Celebrities We Wish Would Write Books
When I was in high school, after driver’s ed class, my geeky friends and I would go to “the mothership,” Barnes and Noble, to drink coffee-milkshakes and page through sociology textbooks by Amherst professors that we hoped to meet in a few years and collections of Langston Hughes poems and non-fiction books about “mole people” (I really can’t oversell how dorky we were).
Unfortunately, the front tables at Barnes and Noble these days look more like the cool girls’ table in the cafeteria, graced with books by Snooki, J-Woww, Lauren Conrad, Bethenny Frankel, and Chelsea Handler. Whether you think celebrity memoirs are keeping writers-by-trade from getting published, grateful that they’re keeping the publishing industry afloat, or secretly love reading the confessions of reality stars in your favorite medium, one thing’s for sure: celebrity memoirs aren’t going away any time soon.
So, here’s a wish list of celebrities that we wish would publish their memoirs:
He’s an icon. He’s an actor. He’s a producer. He’s an environmentalist. He has a super-hot wife. He has a son that looks startlingly like him. And he has a younger son trying to forge a career as a white rapper. He’s played a mentally-challenged man who stole America’s hearts and a Harvard professor who melts hearts…of college English majors. I can’t imagine how much interesting stuff Hanks would have to say in his memoir. And given his support of independent, locally-owned bookstores, one would hope that Hanks would publish with a great independent publisher like Chelsea Green or Chronicle Books.
Funnyman Will Arnett seemingly lives a charmed life: he’s the father of two, healthy young sons, his wife Amy Poehler has a hit show, he has an on-going guest role on 30 Rock, there’s an Arrested Development movie in the works. He and Jason Bateman just started a production company for viral videos with product placement, which puts him at the forefront of the entertainment industry, figuring out how to evolve as technology and new media are changing the way Hollywood works (and he’s poised to make some serious dough from it).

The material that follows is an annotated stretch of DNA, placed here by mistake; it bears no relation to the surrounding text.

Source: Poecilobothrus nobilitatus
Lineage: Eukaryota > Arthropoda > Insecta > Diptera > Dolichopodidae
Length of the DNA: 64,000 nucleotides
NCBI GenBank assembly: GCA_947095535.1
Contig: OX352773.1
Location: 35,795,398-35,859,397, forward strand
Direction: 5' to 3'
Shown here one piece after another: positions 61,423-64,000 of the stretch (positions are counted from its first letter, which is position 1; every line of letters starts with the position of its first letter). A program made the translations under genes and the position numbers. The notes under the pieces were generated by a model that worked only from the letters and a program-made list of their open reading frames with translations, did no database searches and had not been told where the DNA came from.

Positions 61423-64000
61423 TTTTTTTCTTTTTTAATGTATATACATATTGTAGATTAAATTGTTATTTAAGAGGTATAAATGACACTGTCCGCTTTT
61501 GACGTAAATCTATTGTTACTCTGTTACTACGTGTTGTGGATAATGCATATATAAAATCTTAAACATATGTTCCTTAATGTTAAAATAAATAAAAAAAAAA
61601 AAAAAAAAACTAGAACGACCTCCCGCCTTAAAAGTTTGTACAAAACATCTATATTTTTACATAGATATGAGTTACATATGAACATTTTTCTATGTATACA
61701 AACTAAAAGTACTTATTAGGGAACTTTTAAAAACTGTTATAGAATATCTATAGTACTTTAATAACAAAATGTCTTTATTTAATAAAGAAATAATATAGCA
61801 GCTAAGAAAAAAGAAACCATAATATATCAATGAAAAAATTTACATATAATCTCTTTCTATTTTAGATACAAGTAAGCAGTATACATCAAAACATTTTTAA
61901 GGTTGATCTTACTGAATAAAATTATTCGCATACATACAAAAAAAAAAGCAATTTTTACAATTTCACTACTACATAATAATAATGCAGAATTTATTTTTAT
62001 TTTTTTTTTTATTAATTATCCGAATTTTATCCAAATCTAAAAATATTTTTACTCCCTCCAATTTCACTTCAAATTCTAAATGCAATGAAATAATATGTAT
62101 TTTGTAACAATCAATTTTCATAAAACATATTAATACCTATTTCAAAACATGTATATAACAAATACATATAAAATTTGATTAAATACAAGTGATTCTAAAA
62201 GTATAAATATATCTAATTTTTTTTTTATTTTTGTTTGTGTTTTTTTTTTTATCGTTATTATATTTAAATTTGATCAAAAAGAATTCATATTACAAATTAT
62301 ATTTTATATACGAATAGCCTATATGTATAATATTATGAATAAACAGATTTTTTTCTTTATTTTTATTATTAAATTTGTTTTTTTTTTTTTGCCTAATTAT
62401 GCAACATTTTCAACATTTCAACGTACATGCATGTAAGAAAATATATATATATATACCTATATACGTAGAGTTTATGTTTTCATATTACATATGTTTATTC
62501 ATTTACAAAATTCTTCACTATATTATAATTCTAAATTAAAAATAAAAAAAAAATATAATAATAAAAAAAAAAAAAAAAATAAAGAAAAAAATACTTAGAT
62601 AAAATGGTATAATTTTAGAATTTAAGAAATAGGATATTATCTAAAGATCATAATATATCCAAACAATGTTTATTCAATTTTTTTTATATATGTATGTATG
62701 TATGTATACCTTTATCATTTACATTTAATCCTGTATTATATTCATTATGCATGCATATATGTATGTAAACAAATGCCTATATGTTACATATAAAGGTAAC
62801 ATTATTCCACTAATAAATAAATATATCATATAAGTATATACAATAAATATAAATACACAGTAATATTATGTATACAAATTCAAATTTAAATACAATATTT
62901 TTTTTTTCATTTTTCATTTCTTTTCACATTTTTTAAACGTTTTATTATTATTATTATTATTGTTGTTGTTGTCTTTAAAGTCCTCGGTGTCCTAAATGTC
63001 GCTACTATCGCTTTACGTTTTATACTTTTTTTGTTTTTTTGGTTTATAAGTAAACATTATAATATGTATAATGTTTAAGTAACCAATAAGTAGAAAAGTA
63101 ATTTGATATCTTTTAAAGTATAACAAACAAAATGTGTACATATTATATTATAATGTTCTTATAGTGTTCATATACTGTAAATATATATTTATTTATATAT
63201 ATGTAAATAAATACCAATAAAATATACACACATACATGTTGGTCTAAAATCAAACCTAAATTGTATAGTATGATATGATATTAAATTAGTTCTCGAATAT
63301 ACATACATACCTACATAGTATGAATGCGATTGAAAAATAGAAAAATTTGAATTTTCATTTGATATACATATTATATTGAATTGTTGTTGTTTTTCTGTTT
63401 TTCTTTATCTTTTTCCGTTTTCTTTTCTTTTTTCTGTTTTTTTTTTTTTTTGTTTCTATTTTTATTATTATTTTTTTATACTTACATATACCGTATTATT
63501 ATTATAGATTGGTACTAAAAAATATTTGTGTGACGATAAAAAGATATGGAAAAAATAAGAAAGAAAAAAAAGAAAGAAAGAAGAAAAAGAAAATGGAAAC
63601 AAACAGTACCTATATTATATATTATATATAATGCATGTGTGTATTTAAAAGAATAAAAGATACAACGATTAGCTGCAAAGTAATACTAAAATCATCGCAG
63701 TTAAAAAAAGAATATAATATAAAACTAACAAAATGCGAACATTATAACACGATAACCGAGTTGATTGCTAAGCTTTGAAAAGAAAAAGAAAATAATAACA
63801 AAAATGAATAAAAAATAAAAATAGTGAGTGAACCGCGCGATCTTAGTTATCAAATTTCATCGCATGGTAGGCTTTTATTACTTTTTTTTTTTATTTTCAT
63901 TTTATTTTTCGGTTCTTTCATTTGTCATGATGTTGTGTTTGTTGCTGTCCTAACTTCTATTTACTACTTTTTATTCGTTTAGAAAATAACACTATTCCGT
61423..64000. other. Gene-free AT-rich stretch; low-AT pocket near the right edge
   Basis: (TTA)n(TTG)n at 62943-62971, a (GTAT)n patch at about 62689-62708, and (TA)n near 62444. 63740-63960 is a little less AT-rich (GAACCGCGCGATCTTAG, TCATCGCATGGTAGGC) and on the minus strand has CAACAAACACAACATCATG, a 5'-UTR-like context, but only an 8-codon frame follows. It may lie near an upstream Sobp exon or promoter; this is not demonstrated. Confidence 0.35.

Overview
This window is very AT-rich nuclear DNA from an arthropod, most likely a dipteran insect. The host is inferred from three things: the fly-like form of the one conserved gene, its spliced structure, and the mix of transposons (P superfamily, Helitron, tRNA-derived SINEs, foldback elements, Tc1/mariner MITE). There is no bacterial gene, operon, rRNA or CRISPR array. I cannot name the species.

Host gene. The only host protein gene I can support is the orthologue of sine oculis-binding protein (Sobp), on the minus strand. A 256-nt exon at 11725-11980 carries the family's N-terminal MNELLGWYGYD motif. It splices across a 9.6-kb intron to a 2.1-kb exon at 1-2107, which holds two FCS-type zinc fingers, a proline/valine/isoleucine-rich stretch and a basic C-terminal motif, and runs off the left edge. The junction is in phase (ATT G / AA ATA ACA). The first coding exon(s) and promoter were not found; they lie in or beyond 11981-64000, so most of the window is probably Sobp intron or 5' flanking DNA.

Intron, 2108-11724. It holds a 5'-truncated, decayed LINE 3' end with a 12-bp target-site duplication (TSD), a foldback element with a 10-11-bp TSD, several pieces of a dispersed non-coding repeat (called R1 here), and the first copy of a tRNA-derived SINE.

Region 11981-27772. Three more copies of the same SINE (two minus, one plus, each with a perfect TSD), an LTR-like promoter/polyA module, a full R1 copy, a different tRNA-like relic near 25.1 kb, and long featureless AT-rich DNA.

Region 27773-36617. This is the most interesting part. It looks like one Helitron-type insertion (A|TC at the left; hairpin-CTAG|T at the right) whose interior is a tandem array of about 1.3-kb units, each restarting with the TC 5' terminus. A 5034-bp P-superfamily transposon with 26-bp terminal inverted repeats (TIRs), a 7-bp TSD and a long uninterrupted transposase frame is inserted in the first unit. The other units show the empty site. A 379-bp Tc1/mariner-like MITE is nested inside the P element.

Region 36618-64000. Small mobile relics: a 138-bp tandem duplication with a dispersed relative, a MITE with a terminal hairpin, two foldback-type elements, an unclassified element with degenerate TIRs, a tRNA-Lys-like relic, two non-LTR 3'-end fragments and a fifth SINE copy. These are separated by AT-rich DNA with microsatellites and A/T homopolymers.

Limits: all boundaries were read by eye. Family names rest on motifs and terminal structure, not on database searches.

But believe it or not, in 2000, Arnett almost quit acting. He’d started to gain some recognition from casting executives, who were hiring him to do pilots of what could be “the next big sitcom.” Unfortunately, every pilot he acted in either wasn’t picked up, was picked up and then promptly cancelled, or cut out his character after being picked up. When his agent called him to audition for the pilot for a new show called Arrested Development, Arnett wasn’t too excited: he was over pilots. That would have been “a huge mistake,” because while Arrested Development was short-lived, it launched Arnett into a career as a comedian who appeals just as much to fratty Blades of Glory fans as he does to more cerebral TV viewers who can’t get enough of his Devon Banks character on 30 Rock. If Will Arnett wrote a book, Arrested Development fans across the country would probably buy the book in hardcover and for their Kindles!
Aubrey Plaza doesn’t care whether you think she’s sexy or talented or one of the most up-and-coming young actresses in Hollywood. That’s half her appeal. Her twitter handle is “@evilhag” and she appears about that friendly in her tweets. But Aubrey Plaza is poised to become the next Tina Fey: she started as an NBC page in New York, did the requisite comedy performances at the Upright Citizens Brigade Theaters in New York and LA, and landed roles in Funny People, Scott Pilgrim vs. The World, the Derrick Comedy movie Mystery Team, and on NBC’s Parks and Recreation. She’s never in Us Weekly magazine and doesn’t appear to have a celebrity boyfriend, an underwear shortage, or a Range Rover…so she could probably give a great glimpse into being a successful and career-focused woman in Hollywood.